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Conference committee key step
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A month ago today, I reflected on the Senate Republicans’ version of tax reform legislation.
Since then, the House and Senate have both passed the Tax Cuts & Jobs Act. So why hasn’t President Trump signed it?

In case you’ve forgotten what your coach probably taught you in that long ago civics class, the legislative process can be a tortuous trail, full of twists and turns along the way. In the current case, the House and Senate passed two different bills on tax reform. Both bills appear to be a huge improvement over the current tax system. They could boost our economy, with more jobs and higher wages for hard-working Americans.

However, for a bill to become a law, both chambers of Congress must pass identical legislation. Since they can’t present two conflicting bills for President Trump to sign, the House and Senate must first reconcile their differences in the two bills.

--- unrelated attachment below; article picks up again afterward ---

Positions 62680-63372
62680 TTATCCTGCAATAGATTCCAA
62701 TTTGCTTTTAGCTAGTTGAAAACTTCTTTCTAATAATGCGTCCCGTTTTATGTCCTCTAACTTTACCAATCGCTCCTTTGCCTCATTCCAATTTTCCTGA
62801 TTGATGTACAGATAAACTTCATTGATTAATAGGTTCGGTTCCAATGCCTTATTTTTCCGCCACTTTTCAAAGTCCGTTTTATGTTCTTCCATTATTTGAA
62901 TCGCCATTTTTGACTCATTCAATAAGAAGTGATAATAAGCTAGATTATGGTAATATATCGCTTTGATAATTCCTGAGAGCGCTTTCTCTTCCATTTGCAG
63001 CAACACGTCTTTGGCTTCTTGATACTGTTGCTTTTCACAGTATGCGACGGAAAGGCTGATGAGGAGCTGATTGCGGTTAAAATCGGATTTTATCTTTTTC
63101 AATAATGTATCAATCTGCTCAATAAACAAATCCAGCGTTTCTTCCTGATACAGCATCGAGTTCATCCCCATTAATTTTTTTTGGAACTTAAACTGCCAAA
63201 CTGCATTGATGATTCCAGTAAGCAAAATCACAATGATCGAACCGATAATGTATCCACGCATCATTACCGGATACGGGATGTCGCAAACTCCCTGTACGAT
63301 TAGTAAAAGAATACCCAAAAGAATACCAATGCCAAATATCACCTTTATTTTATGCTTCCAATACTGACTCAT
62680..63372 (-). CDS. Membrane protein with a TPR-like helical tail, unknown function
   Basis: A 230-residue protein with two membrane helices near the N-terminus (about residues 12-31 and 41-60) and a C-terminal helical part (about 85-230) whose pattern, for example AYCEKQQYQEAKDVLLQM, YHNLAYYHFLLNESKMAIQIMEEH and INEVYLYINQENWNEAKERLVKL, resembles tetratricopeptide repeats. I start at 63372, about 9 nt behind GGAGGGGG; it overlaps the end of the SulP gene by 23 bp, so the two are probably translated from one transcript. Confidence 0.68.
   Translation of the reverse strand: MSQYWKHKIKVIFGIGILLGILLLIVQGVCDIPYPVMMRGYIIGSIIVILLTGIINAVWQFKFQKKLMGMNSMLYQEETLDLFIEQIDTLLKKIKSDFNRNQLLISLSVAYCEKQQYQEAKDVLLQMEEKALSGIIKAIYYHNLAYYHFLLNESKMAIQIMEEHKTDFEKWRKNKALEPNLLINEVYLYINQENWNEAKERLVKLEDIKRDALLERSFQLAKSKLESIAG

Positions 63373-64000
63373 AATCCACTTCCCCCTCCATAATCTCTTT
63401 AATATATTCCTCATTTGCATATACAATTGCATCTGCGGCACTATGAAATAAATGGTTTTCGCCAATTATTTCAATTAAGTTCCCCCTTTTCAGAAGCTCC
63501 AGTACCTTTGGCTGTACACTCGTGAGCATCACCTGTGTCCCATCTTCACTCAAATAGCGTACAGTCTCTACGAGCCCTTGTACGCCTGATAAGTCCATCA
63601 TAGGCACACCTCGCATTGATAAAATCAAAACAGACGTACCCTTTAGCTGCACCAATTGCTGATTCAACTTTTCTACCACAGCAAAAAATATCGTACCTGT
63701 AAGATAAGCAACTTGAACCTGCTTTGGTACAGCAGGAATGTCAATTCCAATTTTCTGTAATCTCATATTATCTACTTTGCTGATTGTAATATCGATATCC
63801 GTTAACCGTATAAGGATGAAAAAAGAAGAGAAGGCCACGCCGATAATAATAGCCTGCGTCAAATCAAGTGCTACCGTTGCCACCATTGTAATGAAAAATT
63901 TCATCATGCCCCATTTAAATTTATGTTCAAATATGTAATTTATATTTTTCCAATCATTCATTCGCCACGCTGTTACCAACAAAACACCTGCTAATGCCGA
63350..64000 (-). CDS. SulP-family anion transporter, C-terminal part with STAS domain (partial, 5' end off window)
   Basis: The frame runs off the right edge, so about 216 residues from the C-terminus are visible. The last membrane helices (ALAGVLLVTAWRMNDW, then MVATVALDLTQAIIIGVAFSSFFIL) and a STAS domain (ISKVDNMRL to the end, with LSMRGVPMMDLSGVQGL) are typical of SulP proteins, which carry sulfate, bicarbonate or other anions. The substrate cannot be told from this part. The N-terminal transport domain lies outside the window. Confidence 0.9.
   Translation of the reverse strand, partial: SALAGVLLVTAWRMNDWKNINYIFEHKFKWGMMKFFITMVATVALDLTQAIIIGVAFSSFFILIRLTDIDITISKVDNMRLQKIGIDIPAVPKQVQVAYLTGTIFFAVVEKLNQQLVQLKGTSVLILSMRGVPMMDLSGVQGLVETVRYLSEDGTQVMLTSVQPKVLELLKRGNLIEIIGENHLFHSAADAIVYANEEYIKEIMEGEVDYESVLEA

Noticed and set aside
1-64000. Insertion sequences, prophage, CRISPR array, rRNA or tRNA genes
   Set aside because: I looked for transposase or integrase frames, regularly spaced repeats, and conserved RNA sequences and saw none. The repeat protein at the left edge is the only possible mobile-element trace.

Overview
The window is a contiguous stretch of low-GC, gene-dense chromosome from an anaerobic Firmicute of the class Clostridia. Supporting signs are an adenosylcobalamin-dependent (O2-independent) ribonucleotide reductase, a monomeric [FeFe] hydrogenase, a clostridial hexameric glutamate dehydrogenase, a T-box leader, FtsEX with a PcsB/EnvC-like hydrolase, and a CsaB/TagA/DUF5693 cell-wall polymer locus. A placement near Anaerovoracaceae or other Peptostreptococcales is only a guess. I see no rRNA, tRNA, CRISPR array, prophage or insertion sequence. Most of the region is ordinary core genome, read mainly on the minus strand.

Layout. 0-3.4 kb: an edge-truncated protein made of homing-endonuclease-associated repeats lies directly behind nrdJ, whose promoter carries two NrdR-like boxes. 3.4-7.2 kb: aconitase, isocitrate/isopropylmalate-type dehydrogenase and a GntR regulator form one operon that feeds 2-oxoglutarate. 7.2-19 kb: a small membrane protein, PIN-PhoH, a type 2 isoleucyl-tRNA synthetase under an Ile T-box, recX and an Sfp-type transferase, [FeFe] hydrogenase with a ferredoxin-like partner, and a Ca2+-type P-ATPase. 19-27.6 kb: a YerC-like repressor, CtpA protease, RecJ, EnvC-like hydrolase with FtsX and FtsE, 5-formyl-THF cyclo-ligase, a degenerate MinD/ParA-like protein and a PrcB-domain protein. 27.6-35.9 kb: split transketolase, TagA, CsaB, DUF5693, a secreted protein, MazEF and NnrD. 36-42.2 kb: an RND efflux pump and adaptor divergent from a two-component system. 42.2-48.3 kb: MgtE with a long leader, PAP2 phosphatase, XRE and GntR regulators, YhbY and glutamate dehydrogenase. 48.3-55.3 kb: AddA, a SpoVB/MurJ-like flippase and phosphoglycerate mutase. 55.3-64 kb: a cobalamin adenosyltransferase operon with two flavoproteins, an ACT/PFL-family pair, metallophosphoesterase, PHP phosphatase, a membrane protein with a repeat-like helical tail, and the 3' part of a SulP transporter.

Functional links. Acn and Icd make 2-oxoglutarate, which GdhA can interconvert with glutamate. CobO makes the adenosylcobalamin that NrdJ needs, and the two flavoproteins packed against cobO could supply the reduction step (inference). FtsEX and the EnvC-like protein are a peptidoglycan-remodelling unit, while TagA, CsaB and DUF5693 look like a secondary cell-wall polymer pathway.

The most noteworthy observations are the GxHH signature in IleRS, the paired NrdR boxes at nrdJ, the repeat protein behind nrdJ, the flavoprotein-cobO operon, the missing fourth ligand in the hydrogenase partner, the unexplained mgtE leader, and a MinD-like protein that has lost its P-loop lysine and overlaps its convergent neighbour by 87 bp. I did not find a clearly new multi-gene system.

That’s where the “conference committee” comes into play. As the name suggests, this is a committee appointed by the presiding officers of the House and Senate to adjust differences in their respective bills and ultimately present a single, unified bill to the president.

As of this writing, House Speaker Paul Ryan and Senate Majority Leader Mitch McConnell have made the necessary appointments and arrangements to activate the Conference Committee for the Tax Cuts and Jobs Act. While both political parties are represented on the committee, the GOP has more members because it is the majority party in both chambers.

Still, there will likely be some hard bargaining among key Democrats and Republicans in conference, especially on Individual Tax Rates, State and Local Tax Deductions, and Corporate Tax Rates.

Once the conference committee concludes its work, the majority of both the House and Senate delegations must sign what’s called a conference report. In essence, this is the final version of the tax reform bill. The completed legislative package then goes directly to the floor of the House and Senate to be voted on and approved or disapproved “as-is.”

The pivotal role of the conference committee in American political history has earned it the nickname of a “third house" of Congress and one of the most significant congressional institutions. As President Ronald Reagan noted, “You know, if an orange and an apple went into conference consultations, it might come out a pear.”

For now, we’ll have to wait and see what kind of fruit the Tax Cuts and Jobs Act bears and for whom.

Retired Army Col. Thomas B. Vaughn can be reached at tbvbwmi@blomand.net.